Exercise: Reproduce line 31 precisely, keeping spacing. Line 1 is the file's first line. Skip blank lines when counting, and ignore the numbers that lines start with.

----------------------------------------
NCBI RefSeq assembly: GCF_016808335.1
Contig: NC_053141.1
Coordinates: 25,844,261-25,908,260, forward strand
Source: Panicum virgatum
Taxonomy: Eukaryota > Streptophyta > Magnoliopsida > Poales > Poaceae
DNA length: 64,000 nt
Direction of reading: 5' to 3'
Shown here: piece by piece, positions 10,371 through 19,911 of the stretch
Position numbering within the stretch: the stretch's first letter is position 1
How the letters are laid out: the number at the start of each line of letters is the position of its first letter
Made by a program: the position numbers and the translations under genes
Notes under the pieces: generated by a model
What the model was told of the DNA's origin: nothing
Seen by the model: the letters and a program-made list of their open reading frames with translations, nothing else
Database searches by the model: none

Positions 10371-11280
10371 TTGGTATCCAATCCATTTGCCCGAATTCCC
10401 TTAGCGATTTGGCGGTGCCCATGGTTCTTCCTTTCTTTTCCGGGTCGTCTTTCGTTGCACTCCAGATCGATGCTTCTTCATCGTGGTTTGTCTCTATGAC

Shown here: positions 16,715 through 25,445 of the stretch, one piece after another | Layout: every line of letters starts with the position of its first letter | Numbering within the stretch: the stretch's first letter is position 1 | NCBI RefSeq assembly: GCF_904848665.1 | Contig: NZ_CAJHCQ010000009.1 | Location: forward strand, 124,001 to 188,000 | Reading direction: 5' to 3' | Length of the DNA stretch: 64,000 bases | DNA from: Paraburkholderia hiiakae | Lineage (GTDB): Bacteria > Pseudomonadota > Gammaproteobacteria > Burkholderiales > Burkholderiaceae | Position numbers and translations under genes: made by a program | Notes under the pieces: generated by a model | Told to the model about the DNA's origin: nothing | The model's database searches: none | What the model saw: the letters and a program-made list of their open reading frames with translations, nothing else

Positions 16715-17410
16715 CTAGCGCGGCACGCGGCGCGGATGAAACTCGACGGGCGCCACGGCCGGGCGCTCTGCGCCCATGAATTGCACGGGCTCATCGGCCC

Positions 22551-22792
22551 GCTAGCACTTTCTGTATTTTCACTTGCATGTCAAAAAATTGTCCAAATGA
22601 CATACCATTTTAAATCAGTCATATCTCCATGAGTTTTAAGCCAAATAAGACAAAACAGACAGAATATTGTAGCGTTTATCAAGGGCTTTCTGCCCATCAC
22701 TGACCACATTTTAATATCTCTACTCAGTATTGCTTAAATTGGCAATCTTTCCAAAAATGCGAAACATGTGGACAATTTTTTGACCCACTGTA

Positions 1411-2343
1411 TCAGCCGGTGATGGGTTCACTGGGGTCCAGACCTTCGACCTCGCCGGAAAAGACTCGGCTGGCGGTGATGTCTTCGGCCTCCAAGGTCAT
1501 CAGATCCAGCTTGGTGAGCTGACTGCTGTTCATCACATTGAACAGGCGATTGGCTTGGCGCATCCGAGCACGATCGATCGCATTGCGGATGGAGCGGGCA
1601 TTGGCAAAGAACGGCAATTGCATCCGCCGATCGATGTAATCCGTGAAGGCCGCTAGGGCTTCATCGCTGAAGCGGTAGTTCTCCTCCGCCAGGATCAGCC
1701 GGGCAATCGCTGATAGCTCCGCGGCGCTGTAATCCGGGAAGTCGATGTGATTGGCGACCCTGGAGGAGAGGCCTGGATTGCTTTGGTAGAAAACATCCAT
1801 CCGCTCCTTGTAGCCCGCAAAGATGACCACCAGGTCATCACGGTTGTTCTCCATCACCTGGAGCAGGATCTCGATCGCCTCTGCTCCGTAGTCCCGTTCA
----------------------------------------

1801 CCGCTCCTTGTAGCCCGCAAAGATGACCACCAGGTCATCACGGTTGTTCTCCATCACCTGGAGCAGGATCTCGATCGCCTCTGCTCCGTAGTCCCGTTCA